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The Lewis and Clark exhibit and artifacts from the Nez Perce Tribe are on loan from the Idaho State Historical Society until November 15. Come to the McKay Library, room 220 to see and experience these excellent collections of artifacts and replicas of items used by Lewis and Clark on their journey West.
Ever wonder what items and equipment Lewis and Clark carried with them on the Voyage of Discovery? This trunk contains replicas of items listed on Lewis's inventory, inlcuding materials used in plant identification, journal writing, map making, and developing relations with Native Americans. Many of the items can be handled, giving you a chance at a one-of-a-kind experience.
Touch, see, and learn about the culture of the Nez Perce with artifacts handmade by tribal members. See handcrafted items that bring tribal culture to you.
Here are a few sneak peaks:
Captain Meriwether Lewis and Captain William Clark were charged by President Thomas Jefferson to explore and to chart the territory newly acquired following the Louisiana Purchase. Plant and animal life, geography, and local Native-American tribes were all sketched, studied, charted, recorded, and graphed along the way. A portable, permanent, and easily accessible method to document all of the expedition's journeying was greatly needed, and thoroughly depended upon by Captains Lewis and Clark.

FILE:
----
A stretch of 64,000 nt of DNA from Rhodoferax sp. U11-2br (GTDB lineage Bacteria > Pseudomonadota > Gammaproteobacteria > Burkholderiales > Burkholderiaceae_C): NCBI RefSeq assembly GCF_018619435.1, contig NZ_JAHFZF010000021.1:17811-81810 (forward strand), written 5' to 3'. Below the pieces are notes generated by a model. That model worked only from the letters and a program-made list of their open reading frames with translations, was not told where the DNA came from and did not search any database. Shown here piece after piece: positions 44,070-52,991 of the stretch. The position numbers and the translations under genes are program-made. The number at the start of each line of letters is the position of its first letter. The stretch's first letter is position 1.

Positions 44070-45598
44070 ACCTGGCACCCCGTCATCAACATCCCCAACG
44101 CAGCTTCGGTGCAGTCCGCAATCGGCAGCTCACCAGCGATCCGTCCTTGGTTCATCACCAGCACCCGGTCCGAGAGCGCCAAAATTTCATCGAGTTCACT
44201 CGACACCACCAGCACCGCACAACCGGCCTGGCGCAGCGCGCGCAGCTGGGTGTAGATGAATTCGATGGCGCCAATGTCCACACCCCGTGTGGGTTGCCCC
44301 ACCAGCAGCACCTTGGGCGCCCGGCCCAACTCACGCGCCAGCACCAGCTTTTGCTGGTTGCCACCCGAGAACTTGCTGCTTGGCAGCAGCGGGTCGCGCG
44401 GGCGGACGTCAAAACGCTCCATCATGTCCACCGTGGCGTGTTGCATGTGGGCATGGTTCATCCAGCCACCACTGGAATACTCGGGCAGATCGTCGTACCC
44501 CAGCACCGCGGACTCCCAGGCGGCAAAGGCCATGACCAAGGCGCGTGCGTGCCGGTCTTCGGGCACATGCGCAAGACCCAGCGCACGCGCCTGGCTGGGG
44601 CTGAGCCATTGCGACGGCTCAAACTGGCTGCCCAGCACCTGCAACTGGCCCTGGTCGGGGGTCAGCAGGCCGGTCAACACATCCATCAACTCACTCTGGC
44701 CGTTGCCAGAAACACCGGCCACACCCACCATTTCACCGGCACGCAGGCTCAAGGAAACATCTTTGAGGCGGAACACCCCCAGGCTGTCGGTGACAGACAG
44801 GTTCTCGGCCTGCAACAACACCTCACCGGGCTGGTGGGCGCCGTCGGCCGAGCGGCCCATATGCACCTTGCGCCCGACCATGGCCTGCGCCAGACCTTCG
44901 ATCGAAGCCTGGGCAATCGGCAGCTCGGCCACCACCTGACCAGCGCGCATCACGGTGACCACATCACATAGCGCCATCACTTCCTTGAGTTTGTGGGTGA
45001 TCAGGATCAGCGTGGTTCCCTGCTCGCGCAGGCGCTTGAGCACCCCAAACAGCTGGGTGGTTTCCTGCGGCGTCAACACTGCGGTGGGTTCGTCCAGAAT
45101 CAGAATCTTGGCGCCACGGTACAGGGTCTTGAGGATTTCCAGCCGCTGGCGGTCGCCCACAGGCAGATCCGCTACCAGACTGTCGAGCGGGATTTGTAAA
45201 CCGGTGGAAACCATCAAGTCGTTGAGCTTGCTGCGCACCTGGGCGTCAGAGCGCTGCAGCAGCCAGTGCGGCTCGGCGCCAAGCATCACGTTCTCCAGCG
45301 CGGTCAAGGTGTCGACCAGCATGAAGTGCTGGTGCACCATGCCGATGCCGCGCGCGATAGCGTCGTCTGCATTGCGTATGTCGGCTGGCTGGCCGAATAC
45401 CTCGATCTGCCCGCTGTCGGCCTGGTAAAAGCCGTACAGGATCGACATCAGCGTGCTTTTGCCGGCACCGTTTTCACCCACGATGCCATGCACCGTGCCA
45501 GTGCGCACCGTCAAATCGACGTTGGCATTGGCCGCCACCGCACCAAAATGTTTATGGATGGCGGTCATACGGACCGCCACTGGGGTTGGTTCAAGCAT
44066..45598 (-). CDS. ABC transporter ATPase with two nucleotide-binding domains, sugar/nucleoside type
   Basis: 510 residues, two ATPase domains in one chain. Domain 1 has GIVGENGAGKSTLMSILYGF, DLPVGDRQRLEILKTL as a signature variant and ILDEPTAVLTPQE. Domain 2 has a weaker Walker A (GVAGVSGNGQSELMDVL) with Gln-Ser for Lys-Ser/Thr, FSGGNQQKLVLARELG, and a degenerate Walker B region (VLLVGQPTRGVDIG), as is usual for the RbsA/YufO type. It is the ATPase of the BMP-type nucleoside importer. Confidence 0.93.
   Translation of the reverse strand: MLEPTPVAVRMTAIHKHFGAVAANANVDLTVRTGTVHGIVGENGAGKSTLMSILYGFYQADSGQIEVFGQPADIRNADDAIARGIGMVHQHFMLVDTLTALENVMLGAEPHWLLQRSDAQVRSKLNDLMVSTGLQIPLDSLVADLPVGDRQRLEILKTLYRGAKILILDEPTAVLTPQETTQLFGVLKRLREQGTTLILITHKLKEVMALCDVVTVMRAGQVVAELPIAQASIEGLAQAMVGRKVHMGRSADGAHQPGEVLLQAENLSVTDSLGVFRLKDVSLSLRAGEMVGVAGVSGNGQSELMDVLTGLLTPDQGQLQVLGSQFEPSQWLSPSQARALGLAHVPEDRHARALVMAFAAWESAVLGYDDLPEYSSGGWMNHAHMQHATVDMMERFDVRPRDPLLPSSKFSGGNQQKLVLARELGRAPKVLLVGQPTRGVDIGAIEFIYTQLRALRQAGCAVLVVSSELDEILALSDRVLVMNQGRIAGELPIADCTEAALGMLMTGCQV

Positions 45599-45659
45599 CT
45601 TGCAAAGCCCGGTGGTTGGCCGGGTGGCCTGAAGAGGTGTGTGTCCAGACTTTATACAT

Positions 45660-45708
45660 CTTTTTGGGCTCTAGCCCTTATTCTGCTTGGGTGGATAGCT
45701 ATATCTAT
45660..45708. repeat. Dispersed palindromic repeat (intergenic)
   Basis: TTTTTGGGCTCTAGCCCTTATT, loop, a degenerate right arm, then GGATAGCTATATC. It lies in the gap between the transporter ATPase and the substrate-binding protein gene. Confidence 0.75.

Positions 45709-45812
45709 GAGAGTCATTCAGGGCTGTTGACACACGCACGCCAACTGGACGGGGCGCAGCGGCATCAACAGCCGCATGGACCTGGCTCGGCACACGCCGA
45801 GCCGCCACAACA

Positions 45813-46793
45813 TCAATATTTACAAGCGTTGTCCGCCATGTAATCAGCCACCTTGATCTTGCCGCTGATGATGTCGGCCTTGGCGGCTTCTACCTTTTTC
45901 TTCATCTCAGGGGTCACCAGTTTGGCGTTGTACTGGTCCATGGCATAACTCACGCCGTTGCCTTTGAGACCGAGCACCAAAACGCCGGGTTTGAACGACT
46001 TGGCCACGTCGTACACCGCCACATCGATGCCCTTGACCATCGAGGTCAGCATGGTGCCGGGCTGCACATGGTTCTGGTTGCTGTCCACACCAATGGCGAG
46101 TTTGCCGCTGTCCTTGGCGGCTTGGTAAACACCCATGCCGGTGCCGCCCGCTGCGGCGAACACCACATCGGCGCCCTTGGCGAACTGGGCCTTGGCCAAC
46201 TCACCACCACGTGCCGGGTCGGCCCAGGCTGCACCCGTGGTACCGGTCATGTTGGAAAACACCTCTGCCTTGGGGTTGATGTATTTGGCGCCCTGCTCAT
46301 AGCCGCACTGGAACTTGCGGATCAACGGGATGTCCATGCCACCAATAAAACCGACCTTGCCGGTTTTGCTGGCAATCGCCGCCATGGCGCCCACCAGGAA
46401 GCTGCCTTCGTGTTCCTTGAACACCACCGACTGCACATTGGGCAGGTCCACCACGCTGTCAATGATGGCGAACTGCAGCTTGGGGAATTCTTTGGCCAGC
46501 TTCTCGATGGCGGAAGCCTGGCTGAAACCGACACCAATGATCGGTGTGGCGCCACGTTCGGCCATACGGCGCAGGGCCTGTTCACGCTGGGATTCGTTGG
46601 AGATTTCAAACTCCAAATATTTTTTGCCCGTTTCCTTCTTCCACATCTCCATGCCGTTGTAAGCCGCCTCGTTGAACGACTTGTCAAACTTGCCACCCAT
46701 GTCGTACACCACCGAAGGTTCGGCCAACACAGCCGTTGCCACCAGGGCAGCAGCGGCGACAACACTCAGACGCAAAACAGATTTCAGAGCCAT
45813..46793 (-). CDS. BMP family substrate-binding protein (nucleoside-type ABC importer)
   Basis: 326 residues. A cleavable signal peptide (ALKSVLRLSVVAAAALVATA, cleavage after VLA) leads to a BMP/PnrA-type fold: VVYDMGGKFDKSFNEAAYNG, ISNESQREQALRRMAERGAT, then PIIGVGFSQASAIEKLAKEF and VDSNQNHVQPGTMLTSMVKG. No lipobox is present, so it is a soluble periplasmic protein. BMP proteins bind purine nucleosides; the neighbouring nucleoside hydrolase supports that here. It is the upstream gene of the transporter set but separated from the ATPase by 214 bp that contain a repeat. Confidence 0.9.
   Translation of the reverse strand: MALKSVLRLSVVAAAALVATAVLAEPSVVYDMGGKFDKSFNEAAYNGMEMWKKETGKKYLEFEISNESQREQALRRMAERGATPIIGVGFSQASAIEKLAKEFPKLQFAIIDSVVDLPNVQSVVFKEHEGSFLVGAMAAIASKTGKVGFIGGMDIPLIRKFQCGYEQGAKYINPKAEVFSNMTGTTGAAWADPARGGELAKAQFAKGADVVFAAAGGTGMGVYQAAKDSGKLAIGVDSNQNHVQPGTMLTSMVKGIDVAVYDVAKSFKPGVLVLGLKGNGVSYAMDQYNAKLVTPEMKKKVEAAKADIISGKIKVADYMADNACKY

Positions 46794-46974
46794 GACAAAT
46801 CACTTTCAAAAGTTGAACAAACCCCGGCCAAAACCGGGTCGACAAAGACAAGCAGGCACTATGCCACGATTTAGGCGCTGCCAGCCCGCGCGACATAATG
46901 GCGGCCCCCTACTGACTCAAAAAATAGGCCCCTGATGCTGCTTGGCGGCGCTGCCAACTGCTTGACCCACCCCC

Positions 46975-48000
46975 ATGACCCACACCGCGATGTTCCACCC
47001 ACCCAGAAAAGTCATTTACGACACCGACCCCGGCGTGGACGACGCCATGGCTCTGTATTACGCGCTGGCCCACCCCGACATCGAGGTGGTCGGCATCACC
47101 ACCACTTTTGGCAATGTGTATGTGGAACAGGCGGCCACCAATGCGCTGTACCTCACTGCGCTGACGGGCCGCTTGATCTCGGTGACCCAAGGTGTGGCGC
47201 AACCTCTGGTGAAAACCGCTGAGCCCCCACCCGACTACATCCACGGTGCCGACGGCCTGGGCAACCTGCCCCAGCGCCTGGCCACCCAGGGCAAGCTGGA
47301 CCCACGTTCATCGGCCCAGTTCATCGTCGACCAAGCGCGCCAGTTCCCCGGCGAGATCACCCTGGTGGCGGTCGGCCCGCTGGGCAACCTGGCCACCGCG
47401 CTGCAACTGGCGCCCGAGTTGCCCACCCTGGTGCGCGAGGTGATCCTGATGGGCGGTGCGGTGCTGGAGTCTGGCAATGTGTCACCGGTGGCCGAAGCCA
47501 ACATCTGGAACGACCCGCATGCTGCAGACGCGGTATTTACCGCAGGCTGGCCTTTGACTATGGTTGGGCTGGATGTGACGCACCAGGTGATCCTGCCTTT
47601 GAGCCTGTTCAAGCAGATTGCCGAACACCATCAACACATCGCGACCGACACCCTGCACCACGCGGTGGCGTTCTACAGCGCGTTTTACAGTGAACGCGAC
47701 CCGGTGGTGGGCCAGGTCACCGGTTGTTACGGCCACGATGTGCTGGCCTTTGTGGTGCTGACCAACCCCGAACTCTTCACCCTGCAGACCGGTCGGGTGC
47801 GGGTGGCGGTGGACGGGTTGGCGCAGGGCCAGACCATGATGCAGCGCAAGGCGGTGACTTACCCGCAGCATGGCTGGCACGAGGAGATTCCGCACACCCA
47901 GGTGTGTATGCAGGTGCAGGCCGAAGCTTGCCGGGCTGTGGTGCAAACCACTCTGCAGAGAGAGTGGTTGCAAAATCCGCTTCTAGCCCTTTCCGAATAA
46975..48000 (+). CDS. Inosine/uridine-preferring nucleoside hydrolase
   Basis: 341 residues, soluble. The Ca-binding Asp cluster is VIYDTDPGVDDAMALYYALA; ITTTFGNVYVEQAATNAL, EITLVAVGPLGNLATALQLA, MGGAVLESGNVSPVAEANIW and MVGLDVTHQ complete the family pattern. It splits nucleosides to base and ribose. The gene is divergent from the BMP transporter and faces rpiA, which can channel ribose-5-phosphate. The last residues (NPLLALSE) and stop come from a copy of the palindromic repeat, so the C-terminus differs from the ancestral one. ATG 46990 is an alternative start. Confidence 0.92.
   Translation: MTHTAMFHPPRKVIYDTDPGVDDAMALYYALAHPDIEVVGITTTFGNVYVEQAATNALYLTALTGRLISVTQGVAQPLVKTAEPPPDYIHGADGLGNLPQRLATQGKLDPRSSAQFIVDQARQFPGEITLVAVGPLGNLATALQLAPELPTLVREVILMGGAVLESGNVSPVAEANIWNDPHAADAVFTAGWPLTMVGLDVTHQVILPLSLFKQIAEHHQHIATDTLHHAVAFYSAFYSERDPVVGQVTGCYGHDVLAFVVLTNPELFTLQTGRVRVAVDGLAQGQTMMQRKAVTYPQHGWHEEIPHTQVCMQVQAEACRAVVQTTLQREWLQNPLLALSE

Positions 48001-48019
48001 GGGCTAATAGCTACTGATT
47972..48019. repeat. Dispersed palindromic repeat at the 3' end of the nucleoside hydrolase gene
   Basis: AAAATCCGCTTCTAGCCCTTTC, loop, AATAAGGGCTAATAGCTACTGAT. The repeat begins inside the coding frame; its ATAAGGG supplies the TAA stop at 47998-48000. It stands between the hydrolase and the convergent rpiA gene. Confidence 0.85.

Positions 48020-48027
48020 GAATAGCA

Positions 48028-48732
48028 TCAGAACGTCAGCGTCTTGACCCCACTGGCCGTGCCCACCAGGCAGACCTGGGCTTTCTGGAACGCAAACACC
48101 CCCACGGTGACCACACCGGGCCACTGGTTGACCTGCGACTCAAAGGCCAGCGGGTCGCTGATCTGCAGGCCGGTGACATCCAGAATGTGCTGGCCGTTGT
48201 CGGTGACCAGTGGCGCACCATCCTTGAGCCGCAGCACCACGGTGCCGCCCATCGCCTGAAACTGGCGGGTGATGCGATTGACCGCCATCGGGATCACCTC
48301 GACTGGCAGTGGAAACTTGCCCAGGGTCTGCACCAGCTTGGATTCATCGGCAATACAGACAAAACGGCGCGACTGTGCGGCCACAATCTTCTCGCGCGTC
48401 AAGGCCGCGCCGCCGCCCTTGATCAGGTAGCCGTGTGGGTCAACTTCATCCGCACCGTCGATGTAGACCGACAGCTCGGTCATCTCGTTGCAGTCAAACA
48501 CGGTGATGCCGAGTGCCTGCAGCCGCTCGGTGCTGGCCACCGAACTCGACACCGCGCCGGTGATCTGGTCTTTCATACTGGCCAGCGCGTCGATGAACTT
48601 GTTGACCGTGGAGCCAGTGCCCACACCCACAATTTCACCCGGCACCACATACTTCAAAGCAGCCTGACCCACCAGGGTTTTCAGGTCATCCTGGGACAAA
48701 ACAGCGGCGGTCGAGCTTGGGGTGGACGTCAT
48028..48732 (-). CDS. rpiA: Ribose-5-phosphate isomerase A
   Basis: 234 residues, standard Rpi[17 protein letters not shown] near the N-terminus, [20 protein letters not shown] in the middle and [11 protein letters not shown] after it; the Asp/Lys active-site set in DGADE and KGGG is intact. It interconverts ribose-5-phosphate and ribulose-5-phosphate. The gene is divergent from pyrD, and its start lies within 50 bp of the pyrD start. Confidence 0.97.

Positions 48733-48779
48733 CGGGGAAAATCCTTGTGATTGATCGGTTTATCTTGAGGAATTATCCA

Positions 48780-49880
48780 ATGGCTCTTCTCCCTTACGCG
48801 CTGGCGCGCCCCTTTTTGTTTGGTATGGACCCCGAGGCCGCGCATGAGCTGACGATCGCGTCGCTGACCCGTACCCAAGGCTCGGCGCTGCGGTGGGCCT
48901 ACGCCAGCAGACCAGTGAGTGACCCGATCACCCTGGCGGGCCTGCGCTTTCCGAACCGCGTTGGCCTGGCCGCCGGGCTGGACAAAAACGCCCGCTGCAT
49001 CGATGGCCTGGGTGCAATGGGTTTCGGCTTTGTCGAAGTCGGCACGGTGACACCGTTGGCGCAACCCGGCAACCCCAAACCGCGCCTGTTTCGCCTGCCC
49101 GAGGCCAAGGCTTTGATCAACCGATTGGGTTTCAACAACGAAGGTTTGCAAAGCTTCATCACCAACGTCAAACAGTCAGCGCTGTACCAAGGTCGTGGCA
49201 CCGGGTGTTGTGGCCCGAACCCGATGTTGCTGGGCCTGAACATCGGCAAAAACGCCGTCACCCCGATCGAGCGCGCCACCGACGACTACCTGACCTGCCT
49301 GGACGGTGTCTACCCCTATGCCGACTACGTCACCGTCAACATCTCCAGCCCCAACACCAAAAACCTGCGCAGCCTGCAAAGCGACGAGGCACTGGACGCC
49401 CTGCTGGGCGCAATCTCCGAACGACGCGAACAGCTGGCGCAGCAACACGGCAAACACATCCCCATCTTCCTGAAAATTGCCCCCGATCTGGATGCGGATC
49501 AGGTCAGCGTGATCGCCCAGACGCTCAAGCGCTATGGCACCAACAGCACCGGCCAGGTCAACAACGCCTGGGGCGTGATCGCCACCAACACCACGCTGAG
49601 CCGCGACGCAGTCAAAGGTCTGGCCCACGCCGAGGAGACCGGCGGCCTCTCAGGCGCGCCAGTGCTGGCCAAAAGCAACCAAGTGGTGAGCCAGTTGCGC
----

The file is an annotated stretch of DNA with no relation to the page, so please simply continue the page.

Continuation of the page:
The primary writing utensil was the QUILL PEN, easily made from the primary wing-feather of a large bird (crows, owls, or turkeys for example). A good QUILL PEN would need only infrequent sharpening, and would last as long as the feather itself.
The INK carried on the Corps of Discovery Expedition of Captains Lewis & Clark was kept as powder so as to allow for effortless transport and storage, and would be mixed into use when needed.
The tomahawk pipe was usually made from native wood, with the blade either being made from iron, or brass. This tool was mostly used mostly for smoking during ceremonies, councils, and rituals. It has also been referred to as the "peace pipe," because they were given as gifts to seal treaties among different groups. Lewis and Clark took fifty tomahawk pipes on their expedition to use to trade, or to give as gifts. At times the tomahawk pipe was used for cutting, but this only happened periodically. The pipe was more symbolic, decorative item, and was usually held by Native American chiefs as a symbol of leadership.
Early Button Making In The United States
The first buttons made in the United Sates were of metal. In 1750, Caspar Wistar, a German immigrant, began to manufacture brass buttons in Philadelphia. This conscientious man guaranteed his buttons for seven years! Within a few years, several firms in New England were producing buttons. The output was still so small at the outbreak of the American Revolution (1775) that the metal buttons used on the uniforms of American soldiers had to be imported from France.
During the War of 1812, button imports were cut off as a result of the British blockade. Aaron Benedict, a button maker of Waterbury, Connecticut, made the most of the golden opportunity offered by the war. He bought up every brass pot and pan on which he could lay his hands on and rolled the metal for buttons in his own rolling mill.
When he could no longer get brass, he made his buttons out of pewter. After the war, the metal-button industry made rapid progress. Buttons covered with cloth were introduced, and then horn buttons, made from the horns and hoofs of cattle.